By Dr. Paul Jerard, E-RYT 500
Each Yoga teacher training intensive offers something unique. Due to what is perceived as the most important factor in teaching, Yoga schools have their interns focus on various aspects. Is fitness, therapeutic application, alignment, student safety, or compassion the most important factor in teaching Yoga students? Chances are, you feel it should be a combination of these ingredients and you realize that no two Yoga instructors are alike.
New students to Hatha Yoga are sometimes stumped by the idea of setting intentions for themselves and their practice. They usually want to focus on the purely anatomical challenges, such as “setting an intention to loosen my hamstrings.” Yet, one of the powerful things about Yoga training is its ability to address mental states, as well as the physical body. Practicing Yoga, to cultivate compassion, is a wonderful way to improve one’s own life and the lives of others and is an excellent intention for practitioners of all levels.
Compassion, or “sympathetic pity and concern for the sufferings or misfortunes of others,” is important to wellbeing, in a very basic sense. Those who practice compassion, produce 100 percent more DHEA, a hormone that counteracts the aging process, and 23 percent less cortisol, sometimes known as the “stress hormone.” Beyond that, compassion and altruism elevate mood, help you to live longer, and deepen your spirituality.
To bring compassion to practice, try including asanas that are known for opening the heart. Some Yoga poses to try include:
Urdhva Mukha Svanasana, or Upward-Facing Dog
Sukhasana, or Easy Pose
Ardha Bhekasana, or Half Frog Pose
Setu Bandha Sarvangasana, or Bridge Pose
In addition to these chest openers, which literally draw the focus to the core and heart, backbends are an excellent tool in cultivating compassion. Practitioners must heed their body’s own limits in backbends, seeking a pose that is stable and comfortable, rather than a “movie star” pose worthy of a magazine cover. Backbends require careful attention to breath and focus on the process, rather than the end result, much like compassion itself.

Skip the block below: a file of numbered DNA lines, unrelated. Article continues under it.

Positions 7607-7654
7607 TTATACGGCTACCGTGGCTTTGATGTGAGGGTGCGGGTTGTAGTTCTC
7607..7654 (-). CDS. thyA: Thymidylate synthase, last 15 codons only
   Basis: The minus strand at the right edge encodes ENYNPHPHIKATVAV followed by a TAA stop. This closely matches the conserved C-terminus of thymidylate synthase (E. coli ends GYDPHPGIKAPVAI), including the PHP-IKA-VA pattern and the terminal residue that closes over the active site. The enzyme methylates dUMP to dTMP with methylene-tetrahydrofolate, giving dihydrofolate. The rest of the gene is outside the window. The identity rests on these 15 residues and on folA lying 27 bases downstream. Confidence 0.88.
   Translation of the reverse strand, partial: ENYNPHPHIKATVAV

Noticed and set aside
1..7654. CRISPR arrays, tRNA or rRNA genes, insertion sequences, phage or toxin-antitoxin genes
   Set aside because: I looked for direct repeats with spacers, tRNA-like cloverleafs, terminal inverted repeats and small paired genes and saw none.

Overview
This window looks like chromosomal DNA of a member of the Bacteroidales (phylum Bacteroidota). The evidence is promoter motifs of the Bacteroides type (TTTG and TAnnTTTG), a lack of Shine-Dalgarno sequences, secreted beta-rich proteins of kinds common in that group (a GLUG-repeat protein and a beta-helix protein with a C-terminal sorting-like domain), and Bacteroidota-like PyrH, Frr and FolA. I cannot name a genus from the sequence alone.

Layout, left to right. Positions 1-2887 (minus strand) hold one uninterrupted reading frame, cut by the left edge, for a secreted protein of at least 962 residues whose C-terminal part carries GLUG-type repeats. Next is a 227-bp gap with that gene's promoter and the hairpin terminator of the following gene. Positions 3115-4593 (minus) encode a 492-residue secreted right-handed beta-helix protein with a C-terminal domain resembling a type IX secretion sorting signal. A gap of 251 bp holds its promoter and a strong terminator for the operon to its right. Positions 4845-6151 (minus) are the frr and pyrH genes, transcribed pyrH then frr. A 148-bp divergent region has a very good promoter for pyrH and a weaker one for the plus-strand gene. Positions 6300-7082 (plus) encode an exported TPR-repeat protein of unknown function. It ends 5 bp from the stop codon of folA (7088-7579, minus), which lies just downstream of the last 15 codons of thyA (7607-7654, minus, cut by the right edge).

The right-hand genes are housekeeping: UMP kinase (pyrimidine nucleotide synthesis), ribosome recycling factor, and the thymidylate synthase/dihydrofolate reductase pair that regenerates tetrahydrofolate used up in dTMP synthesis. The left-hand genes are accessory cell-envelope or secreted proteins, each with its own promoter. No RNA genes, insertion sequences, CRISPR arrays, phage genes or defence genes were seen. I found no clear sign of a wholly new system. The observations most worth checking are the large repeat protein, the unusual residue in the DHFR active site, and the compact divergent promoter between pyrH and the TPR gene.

To cultivate mental compassion, encourage your Yoga students to imagine they are borrowing the body of someone they love for their practice. If that body were stiff, or unable to complete some poses, would they be angry? Would they be gentle with their borrowed bodies? If so, why are they less gentle with their own physical selves?
To cultivate compassion for others, there is an excellent five-step practice from Ode Magazine – a print and online publication about positive news, which was founded in the Netherlands in 1995. When meeting a new person, with attention geared to the other person, tell yourself:
Step 1: “Just like me, this person is seeking happiness in his/her life.”
Step 2: “Just like me, this person is trying to avoid suffering in his/her life.”
Step 3: “Just like me, this person has known sadness, loneliness, and despair.”
Step 4: “Just like me, this person is seeking to fill his/her needs.”
Step 5: “Just like me, this person is learning about life.”
Over time, these exercises will help compassion. For one’s self and for others, gradually cultivate a Yogic mindset and make Yoga a daily part of life – on and off the mat.
© Copyright 2011 – Aura Wellness Center – Publications Division
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